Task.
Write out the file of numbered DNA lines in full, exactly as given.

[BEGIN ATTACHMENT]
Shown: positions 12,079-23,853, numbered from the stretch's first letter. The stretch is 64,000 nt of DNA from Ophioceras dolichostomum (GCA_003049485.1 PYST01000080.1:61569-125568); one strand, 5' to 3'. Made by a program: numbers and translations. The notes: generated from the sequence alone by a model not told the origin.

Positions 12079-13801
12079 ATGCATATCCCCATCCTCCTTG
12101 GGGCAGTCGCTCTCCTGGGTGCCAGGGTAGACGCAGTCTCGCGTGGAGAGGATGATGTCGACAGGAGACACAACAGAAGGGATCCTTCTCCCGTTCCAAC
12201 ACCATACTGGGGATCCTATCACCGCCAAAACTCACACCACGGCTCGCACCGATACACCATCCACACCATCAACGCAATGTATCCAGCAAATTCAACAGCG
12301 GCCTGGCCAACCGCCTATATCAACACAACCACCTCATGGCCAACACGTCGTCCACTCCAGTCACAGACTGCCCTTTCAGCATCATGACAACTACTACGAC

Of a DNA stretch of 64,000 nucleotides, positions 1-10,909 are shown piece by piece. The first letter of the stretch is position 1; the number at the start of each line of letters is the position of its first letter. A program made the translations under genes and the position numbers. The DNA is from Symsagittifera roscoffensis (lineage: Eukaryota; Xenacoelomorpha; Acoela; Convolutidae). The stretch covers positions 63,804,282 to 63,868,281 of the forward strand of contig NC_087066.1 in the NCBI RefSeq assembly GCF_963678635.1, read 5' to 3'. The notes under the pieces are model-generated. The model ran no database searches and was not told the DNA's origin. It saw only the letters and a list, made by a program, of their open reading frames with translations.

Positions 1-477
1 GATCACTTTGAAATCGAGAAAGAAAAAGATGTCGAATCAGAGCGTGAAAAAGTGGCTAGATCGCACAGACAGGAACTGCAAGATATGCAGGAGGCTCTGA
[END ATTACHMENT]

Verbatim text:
Shown: positions 12,079-23,853, numbered from the stretch's first letter. The stretch is 64,000 nt of DNA from Ophioceras dolichostomum (GCA_003049485.1 PYST01000080.1:61569-125568); one strand, 5' to 3'. Made by a program: numbers and translations. The notes: generated from the sequence alone by a model not told the origin.

Positions 12079-13801
12079 ATGCATATCCCCATCCTCCTTG
12101 GGGCAGTCGCTCTCCTGGGTGCCAGGGTAGACGCAGTCTCGCGTGGAGAGGATGATGTCGACAGGAGACACAACAGAAGGGATCCTTCTCCCGTTCCAAC
12201 ACCATACTGGGGATCCTATCACCGCCAAAACTCACACCACGGCTCGCACCGATACACCATCCACACCATCAACGCAATGTATCCAGCAAATTCAACAGCG
12301 GCCTGGCCAACCGCCTATATCAACACAACCACCTCATGGCCAACACGTCGTCCACTCCAGTCACAGACTGCCCTTTCAGCATCATGACAACTACTACGAC

Of a DNA stretch of 64,000 nucleotides, positions 1-10,909 are shown piece by piece. The first letter of the stretch is position 1; the number at the start of each line of letters is the position of its first letter. A program made the translations under genes and the position numbers. The DNA is from Symsagittifera roscoffensis (lineage: Eukaryota; Xenacoelomorpha; Acoela; Convolutidae). The stretch covers positions 63,804,282 to 63,868,281 of the forward strand of contig NC_087066.1 in the NCBI RefSeq assembly GCF_963678635.1, read 5' to 3'. The notes under the pieces are model-generated. The model ran no database searches and was not told the DNA's origin. It saw only the letters and a list, made by a program, of their open reading frames with translations.

Positions 1-477
1 GATCACTTTGAAATCGAGAAAGAAAAAGATGTCGAATCAGAGCGTGAAAAAGTGGCTAGATCGCACAGACAGGAACTGCAAGATATGCAGGAGGCTCTGA